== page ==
New methods could allow the chemical industry to make better use of water. 

Researchers at Curtin University have uncovered a novel approach that could significantly reduce the environmental footprint of the global chemical industry, a major consumer of fossil fuels and a significant contributor to climate change.

The chemical industry, pivotal in the production of everything from plastics to pharmaceuticals, has long faced challenges with processes involving organic materials and electricity. 

These organic compounds do not dissolve well in water, typically requiring the use of fossil fuels to generate the necessary reactions. 

This method not only increases the carbon footprint of the industry but also introduces additional safety and environmental risks due to the flammable and often toxic nature of the solvents involved.

However, a process known as “fouling” could enhance the efficiency of these reactions.

Somewhat counterintuitively, Associate Professor Simone Ciampi’s team discovered that adding water-resistant materials, such as plastics or oils, to an electrode can accelerate chemical reactions significantly.

“Fouling goes completely against conventional wisdom, which says you have to have clean instruments to make processes using an electrode as efficient as possible,” Professor Ciampi said. 

The research team’s tests showed reactions occurring up to six times faster in fouled areas compared to clean areas of the electrode.

The researchers even found that common household glue could increase reaction speeds by 22 per cent, highlighting the potential for everyday materials to contribute to more sustainable industrial processes. 

The organic materials in question are attracted to other hydrophobic (water-resistant) materials, as explained by Harry Rodriguez, a PhD candidate and study co-lead.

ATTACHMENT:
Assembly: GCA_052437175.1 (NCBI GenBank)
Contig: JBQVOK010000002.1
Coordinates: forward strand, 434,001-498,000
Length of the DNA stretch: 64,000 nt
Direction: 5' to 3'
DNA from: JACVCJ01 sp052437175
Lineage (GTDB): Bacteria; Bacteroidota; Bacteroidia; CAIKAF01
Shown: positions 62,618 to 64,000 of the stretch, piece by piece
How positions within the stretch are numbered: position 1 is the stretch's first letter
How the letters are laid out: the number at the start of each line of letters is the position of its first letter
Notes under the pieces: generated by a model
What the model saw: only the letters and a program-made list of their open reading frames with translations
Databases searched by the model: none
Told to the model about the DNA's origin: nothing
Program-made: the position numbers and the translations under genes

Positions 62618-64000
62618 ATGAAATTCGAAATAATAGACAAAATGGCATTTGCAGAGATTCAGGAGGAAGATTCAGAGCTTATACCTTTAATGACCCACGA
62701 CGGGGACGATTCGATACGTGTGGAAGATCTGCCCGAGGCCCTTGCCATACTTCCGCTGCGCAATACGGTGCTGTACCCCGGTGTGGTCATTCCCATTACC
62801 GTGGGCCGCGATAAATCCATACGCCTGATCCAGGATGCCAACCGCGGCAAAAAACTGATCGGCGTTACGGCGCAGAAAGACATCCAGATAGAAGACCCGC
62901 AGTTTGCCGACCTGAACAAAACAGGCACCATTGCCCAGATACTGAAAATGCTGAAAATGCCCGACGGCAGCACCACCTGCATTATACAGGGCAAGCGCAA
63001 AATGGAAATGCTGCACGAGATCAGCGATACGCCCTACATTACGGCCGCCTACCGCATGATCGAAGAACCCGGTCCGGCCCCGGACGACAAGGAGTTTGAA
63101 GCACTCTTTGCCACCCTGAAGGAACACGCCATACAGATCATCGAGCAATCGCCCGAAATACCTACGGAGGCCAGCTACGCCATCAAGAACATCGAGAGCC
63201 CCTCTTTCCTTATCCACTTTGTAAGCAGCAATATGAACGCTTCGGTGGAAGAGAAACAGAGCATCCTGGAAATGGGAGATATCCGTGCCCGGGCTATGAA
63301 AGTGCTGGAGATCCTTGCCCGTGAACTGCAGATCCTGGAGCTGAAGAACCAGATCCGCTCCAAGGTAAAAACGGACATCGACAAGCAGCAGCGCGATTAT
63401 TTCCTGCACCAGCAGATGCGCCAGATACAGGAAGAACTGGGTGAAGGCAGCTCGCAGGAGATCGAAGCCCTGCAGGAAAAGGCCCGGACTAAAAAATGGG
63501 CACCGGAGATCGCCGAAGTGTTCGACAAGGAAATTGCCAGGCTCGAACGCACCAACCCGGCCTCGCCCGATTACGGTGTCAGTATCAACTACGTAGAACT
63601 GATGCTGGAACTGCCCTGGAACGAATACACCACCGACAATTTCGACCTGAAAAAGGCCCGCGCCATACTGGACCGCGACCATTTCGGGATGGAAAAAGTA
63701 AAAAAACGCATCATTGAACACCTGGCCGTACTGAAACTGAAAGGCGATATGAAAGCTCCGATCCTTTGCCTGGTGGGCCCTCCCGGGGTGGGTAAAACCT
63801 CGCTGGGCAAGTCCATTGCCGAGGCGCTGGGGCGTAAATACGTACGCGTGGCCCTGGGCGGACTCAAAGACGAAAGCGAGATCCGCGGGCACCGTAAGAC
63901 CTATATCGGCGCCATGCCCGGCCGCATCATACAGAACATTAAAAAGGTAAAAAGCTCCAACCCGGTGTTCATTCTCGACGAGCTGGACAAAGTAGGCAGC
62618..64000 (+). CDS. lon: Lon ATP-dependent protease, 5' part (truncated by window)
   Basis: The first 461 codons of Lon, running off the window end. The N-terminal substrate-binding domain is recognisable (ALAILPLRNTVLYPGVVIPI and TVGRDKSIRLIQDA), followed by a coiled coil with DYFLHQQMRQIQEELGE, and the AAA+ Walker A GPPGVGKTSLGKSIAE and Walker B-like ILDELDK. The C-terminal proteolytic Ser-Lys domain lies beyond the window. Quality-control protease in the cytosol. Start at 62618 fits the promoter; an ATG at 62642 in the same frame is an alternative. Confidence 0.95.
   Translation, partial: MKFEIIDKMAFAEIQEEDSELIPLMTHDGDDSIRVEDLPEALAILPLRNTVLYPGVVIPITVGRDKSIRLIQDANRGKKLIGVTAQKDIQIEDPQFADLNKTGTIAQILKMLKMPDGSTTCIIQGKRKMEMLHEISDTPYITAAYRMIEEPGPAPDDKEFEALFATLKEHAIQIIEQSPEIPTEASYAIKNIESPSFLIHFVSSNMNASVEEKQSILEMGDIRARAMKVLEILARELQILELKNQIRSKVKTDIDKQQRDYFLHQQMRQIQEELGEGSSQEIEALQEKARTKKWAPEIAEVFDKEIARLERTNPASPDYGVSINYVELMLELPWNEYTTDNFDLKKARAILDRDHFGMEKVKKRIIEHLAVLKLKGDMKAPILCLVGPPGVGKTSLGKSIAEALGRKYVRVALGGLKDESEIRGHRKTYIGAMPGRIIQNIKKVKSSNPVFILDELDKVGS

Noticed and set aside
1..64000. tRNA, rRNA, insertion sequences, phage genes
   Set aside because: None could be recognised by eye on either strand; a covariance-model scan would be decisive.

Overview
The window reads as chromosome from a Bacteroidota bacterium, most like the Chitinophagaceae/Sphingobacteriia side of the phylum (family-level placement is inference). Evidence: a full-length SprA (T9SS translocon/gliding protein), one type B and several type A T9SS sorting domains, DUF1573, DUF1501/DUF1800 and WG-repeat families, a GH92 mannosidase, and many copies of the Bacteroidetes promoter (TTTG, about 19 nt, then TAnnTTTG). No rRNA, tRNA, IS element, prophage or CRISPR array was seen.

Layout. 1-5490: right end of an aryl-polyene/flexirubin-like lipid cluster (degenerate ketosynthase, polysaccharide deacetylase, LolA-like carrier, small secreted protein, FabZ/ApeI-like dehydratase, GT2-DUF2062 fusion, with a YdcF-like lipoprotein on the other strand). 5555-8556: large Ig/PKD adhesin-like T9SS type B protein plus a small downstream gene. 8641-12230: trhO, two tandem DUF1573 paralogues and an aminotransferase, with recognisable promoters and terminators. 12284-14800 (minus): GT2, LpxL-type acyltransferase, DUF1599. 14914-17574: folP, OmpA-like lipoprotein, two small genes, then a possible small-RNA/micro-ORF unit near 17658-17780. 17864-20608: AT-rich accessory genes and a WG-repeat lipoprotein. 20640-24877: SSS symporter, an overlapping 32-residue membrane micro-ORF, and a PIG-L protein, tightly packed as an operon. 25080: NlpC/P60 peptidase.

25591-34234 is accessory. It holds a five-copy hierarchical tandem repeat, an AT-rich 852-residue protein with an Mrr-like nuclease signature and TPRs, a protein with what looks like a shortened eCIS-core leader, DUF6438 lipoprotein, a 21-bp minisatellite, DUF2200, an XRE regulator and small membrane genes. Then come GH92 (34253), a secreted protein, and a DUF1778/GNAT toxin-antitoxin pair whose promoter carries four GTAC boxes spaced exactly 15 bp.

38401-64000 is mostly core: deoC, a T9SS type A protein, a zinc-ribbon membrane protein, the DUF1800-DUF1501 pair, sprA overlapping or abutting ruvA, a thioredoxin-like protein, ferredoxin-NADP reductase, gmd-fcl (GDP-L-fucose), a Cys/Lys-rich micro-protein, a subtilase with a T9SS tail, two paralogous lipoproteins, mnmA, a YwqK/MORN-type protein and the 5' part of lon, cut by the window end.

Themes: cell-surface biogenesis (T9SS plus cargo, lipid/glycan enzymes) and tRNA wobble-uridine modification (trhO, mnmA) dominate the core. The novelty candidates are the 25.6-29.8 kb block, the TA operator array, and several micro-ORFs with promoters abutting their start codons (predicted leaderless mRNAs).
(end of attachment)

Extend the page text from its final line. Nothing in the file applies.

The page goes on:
“If the material is hydrophobic – which means it does not like water – it will want to get out, so it will be drawn to a hydrophobic environment such as oil, plastic, or glue on an electrode,” Rodriguez says.

This finding is particularly relevant as the chemical industry has been keen to shift towards using water, despite poor yields with current technologies. 

The use of water can mitigate many of the environmental and safety risks associated with traditional solvents. 

“But companies still want to use water if it’s viable, because the chemicals they currently use for these reactions are expensive and flammable, so there are concerns and potential complications over safety and storage,” Rodriguez said.

While the fouling method offers promising results, scaling it up to industry-level applications will require further research and collaboration across different sectors. 

Professor Ciampi suggested that partnering with industries like mining, which routinely use similar techniques, could expedite this process.

“There’s a wealth of knowledge out there which could be paired with electrochemistry to bring this method up to a bigger scale and then have a real impact,” Ciampi said.

The paper, ‘Insulator-on-Conductor Fouling Amplifies Aqueous Electrolysis Rates’, has been published in the Journal of the American Chemical Society.